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Please begin with an informative title:

Austerity Mongers and Misery Merchants have a new target in their sights - affordable Federal Flood Insurance.  

Yes folks, one more aspect of the government deploying money and resources in a manner that actually trickles down to and benefits the general population is under attack - The Federal Flood Insurance Progam is looking at passing on "huge" increases to enrollees. This will have far reaching consequences.


You must enter an Intro for your Diary Entry between 300 and 1150 characters long (that's approximately 50-175 words without any html or formatting markup).

For some background:

Analysis of How Flood Insurance Reform Act of 2012 May Affect State and Local Adaption Efforts

In this whitepaper we find out most of the key provisions of the bill including-

• Phase out subsidies for severe repetitive loss properties, second homes, business properties, homes substantially damaged or improved (i.e., greater than a percentage of the market value of the home), and homes sold to new owners.

• Allow insurance premium rates increases of 20 percent annually (previously capped at 10 percent), allow for deductibles, and require that premiums be calculated based upon “average historical loss year,” including catastrophic loss years.
I don't think anyone has a problem with "severe repetitive loss" properties losing their subsidies or those properties where is makes no economic sense to restore them - a prior to flooding wreck of a home with a 50K value that would cost 100K to replace, but to put all homes for sale whether principle residence or second home into an unsubsidized private for profit flood insurance market is an absolute sure-fire recipe for making millions and millions of properties essentially worthless when they cannot be sold or transferred. This would apply to both residential and commercial properties.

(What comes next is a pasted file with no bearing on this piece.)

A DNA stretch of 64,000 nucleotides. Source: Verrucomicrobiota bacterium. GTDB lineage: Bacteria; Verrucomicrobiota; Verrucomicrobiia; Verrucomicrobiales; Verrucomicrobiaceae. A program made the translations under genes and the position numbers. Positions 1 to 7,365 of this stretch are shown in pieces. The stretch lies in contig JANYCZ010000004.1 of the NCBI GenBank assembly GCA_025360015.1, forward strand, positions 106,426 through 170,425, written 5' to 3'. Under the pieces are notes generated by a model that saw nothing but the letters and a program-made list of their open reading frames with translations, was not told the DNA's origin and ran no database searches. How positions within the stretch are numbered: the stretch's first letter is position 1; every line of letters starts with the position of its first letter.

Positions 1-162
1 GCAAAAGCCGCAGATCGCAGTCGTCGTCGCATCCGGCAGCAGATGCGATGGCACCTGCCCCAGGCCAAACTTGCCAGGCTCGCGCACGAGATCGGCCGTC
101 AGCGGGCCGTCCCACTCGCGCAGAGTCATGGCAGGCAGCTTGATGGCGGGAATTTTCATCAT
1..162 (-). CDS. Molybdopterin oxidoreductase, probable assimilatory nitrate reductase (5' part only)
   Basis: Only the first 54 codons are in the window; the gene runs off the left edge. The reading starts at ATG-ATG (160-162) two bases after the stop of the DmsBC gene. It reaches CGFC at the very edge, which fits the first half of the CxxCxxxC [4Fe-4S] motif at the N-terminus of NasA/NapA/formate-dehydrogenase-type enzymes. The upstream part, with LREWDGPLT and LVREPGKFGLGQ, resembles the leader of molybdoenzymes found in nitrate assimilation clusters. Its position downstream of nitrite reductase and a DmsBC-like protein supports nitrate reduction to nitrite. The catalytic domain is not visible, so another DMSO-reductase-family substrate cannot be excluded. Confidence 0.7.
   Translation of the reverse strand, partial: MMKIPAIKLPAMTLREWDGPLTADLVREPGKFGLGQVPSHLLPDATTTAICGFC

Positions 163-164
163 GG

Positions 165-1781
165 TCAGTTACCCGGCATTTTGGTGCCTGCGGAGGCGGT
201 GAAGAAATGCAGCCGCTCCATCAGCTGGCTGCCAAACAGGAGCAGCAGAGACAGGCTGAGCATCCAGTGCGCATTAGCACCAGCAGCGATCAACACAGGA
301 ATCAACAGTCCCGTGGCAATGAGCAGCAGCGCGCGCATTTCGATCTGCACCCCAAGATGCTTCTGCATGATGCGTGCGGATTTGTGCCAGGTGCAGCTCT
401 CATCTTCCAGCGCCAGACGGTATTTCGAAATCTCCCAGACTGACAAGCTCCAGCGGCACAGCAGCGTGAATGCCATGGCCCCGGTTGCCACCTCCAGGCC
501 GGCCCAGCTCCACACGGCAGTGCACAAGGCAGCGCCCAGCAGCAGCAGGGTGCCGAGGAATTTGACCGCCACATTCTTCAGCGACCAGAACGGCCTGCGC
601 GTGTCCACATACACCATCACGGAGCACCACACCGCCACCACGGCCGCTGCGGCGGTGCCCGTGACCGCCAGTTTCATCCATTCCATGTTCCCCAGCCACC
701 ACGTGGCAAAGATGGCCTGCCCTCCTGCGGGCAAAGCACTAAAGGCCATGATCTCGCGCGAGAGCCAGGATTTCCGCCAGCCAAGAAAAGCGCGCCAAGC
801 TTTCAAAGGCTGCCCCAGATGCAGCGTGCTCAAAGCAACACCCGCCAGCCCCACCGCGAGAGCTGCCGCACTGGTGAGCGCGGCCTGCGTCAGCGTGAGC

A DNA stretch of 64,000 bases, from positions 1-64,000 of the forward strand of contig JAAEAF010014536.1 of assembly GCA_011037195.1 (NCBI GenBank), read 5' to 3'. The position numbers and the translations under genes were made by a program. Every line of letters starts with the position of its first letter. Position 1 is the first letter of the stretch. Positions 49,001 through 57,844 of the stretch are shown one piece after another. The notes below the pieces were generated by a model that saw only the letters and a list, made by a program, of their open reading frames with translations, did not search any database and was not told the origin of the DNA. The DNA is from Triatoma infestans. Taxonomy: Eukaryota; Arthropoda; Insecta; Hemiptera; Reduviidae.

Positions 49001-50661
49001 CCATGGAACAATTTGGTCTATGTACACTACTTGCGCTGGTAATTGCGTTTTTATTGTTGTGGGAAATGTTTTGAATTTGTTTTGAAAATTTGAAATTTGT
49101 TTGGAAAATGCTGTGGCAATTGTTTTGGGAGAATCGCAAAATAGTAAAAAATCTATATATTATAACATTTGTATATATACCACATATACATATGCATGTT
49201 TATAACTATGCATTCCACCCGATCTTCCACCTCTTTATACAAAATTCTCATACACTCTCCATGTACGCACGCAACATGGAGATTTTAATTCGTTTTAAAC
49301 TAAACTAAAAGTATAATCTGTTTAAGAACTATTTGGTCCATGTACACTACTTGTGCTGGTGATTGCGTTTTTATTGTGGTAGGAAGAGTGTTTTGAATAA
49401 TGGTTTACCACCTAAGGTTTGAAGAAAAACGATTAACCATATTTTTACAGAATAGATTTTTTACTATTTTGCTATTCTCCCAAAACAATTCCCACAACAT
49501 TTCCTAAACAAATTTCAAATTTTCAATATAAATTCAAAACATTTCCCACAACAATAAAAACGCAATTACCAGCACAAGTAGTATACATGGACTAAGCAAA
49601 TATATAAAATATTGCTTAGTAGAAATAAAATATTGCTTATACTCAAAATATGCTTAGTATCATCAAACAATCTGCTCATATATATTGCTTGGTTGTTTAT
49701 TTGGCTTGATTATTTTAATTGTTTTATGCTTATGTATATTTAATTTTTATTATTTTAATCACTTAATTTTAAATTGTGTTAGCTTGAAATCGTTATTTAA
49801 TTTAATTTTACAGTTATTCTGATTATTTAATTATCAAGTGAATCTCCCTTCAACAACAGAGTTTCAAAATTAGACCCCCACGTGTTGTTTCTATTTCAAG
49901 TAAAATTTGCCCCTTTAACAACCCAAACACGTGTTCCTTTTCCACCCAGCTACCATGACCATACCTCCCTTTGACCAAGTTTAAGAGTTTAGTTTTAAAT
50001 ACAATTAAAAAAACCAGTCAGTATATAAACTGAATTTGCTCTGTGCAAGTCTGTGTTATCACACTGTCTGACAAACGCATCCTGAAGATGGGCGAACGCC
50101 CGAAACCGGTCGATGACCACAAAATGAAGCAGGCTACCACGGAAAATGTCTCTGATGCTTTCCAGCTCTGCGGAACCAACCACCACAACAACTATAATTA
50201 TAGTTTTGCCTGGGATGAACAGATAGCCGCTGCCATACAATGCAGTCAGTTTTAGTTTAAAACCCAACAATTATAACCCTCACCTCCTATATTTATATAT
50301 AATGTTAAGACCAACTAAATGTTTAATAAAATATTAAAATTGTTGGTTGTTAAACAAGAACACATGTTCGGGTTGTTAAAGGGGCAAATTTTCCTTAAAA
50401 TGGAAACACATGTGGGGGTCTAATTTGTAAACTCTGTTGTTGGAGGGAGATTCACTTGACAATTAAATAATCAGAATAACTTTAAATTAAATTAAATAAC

Secondly, flooding is not confined to coastal areas contrary to popular belief. Inland flooding from rivers and streams and rain events I believe account for the majority of claims historically - so this issue is not confined as some may think to privilleged  or clueless residents of coastal communities who choose to put themselves at risk as many are always quick to claim pointlessly.  

Changes to flood insurance program ends federal subsidies

In this story read ahow a business owner cannot sell his property when his flood insurance rates rise from $4000 to $27000 ANNUALLY

Sometimes I actually wonder if there is some kind of movement afoot by TPTB to destroy the lives and savings and economic standing of average Americans who have the vast bulk of their personal wealth in their real estate assets. First we had the financial evildoers blowing up the real estate, mortgage and bond sectors (with accompanying damage to pensions) with their  3 card monty shell games while simultaneously dismantling the deed and title system of the US. Now, for any private landholders till standing who may be the future victims of a natural disaster, we are setting up a gigantic catch 22 that will ensnare all owners and would be owners of a large percentage of our housing stock which will drive those home values into a giant metaphorical sink hole from which there will be no recovery.